Acceptance and understanding

I was having a conversation with my son, who is high functioning autism, and suddenly he stood up, yelled, and ran into his room yelling at his sister. He threw himself on the bed and yelled and fell into a full fit.

I walked into the room and asked him what happened: “SHE WALKED IN MY ROOM AND TOUCHED MY STUFF!!”

If I tried to explain to him that it was truly no big deal or tried to explain why she went into his room, I would be greeted with anger/screaming/yelling/and a HUGE meltdown.

Autistic have ways, perceptions, and ideas completely different…not bad, just different.

Colors are brighter.

Sound is amplified.

Motion is intensified.

The order of things are rigid and regimented.

Life looks very different for someone on the spectrum.

 

Does this mean they are wrong and act in ways that are wrong? No..just different. They are acting out and reacting to perceptions that they have.

We want them to act differently..more normal. We strive to “correct” their behavior. Is their behavior wrong – it could be – but their perception is saying that this is the most appropriate way of behaving given the information that is coming into their brain.

We just have to accept their perception is off..and make sure they don’t hurt anyone in anyway.

But isn’t this how we should deal with everyone? What is normal?  Isn’t normal up for debate? We don’t truly want people to be “normal”…we just want people not to others.

So taking this idea – The Adverse Childhood Experiences test has shown us that our perceptions of the world are based on how we are treated and the experiences we have as a child. Someone with a high ACE test would perceive the world vastly different than a person with a low ACE test. Interesting enough, 90-98% of the violent criminals of the world have a very high ACE test…coincidence, NO! So in fact, many people have a very impaired perception of the world.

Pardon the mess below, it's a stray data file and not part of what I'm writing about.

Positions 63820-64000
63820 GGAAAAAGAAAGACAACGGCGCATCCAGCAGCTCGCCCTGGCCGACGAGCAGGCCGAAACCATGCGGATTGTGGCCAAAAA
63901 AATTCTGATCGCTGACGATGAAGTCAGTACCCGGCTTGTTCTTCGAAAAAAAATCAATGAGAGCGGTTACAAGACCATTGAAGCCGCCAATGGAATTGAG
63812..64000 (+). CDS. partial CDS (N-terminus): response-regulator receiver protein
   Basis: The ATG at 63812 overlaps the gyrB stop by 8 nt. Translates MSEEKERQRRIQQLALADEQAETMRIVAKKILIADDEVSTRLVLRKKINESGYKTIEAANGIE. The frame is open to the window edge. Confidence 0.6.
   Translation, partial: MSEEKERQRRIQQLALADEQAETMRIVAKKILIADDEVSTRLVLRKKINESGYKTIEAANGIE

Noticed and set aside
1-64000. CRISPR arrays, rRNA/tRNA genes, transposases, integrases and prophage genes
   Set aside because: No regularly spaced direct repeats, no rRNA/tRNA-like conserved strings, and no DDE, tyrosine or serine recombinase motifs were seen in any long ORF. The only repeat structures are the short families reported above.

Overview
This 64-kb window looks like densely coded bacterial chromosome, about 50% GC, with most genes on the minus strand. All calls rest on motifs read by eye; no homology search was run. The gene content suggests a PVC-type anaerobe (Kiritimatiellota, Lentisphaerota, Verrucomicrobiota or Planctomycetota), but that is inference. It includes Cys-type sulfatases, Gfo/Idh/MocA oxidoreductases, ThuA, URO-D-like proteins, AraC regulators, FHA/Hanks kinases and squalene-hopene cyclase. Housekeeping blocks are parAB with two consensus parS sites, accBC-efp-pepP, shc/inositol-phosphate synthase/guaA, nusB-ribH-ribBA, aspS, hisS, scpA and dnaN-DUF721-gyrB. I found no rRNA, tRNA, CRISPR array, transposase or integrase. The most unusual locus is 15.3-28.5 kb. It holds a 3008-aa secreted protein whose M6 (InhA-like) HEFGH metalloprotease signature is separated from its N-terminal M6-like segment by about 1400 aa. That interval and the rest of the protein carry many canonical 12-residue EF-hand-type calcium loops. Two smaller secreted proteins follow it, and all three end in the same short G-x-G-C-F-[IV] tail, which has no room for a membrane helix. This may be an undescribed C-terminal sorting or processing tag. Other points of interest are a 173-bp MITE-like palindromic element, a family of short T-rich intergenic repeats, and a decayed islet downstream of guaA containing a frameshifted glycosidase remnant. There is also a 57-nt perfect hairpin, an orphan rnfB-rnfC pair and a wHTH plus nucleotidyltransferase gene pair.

When we see someone commit an act of violence or are simply and plain nasty, or make some horribly questionable choice…it is possible they are trying to achieve happiness in the only way they know how. We can see it’s not a good choice, but they very well might see it as the only choice. Because of how they live and who they are, it is possible for them to have a very different outlook on the world…just like the autistic.

Like the autistic, we must first understand and accept these people for who they are. Not when they are already committing crimes, the ball has already been dropped by then. When they are kids we must start to identify them and reeducating them with acceptance and understanding.

What about the adults?  Let’s really talk to them. Let’s really understand why they have the ideas that they do. Why they are doing the things they are doing. Let’s see why they think violence is the right way of doing things. Why they think that stealing and destruction is the only way to money and happiness.

Through acceptance and understanding we have the ability to see an angry violent person as the child that was taught that anger and violence was right, and that this is the only way to deal with your problems. We can begin to see that their problem solving skills involve violence as a negotiation tactic.

When we accept they have been hurt, they have been taught this…we can reteach, and relearn, and help. Through acceptance understanding…violence goes away, anger goes away, and happiness and peace live!

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